BioCurrently, I am the Director of Undergraduate Studies (DUS) and a professor in the Department of Computer Science at Georgetown University. My research interests include machine learning, data mining, on-line learning algorithms, concept drift, and applications of machine learning and data mining to computer security. I led the effort that established Georgetown's first graduate programs in computer science and served as their first director. In 2004, I shared with Zico Kolter the award for the best application paper at KDD for our work on detecting malicious executables. In 2007, I shared with Greg Stephens and Kate Arndt a Program Innovation Award from the MITRE Corporation for our work on detecting insider threats. I have served as a consultant to industry, government, and nonprofit organizations.
After high school, I spent about seven years in Athens at the University of Georgia and managed to get a Bachelor's in Computer Science in 1989 and a Master's in Artificial Intelligence in 1992. My thesis dealt with incorporating temporal reasoning mechanisms into a production system, under the direction of Krys Kochut.
In the fall of 1992, I began a doctoral program at George Mason University in Fairfax, Virginia. After spending a year teaching undergraduate computer science courses, I began working in the Machine Learning and Inference Laboratory with Ryszard Michalski on a grant funded by the now defunct DARPA Image Understanding Program. This was a joint grant with the Computer Vision Lab at the University of Maryland, and we investigated how machine learning can be applied to problems in vision. In the fall of 1994, I had the opportunity to teach the AI class at Georgetown University, which was great fun. In the fall of 1996, I defended my dissertation, which dealt with learning static and changing concepts using partial instance memory.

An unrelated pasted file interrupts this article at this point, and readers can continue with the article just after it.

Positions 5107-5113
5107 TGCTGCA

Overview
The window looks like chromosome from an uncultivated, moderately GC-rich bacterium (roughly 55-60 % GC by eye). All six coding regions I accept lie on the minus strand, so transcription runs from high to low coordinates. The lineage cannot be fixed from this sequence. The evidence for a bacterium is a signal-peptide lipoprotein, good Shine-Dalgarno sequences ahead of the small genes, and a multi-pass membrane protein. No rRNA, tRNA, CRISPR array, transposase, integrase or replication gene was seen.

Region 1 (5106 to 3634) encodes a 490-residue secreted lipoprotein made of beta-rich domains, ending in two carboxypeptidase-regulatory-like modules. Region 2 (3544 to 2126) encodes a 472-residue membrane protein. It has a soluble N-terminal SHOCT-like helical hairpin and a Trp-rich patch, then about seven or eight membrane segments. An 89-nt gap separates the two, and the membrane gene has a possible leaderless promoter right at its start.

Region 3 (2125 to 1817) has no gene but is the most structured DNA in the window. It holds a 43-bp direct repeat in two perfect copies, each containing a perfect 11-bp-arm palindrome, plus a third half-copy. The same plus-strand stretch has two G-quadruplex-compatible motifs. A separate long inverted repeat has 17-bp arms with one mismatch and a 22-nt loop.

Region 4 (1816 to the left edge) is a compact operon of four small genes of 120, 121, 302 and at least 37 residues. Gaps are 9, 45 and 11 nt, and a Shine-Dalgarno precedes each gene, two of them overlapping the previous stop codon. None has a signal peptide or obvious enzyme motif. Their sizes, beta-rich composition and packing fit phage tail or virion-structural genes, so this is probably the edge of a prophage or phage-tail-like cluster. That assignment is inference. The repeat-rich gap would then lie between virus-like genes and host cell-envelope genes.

After graduating, until the summer of 1998, I did post-doctoral work as a Research Scientist at the Institute for the Study of Learning and Expertise and as a Visiting Scholar in the Computational Learning Laboratory, Center for the Study of Language and Information at Stanford University. I worked with Pat Langley, Tom Binford, and Ram Nevatia on a project to use machine learning techniques to detect rooftops in aerial imagery using a data set provided by the Institute for Robotics and Intelligent Systems at USC. This project was funded by the now defunct DARPA Image Understanding Program.
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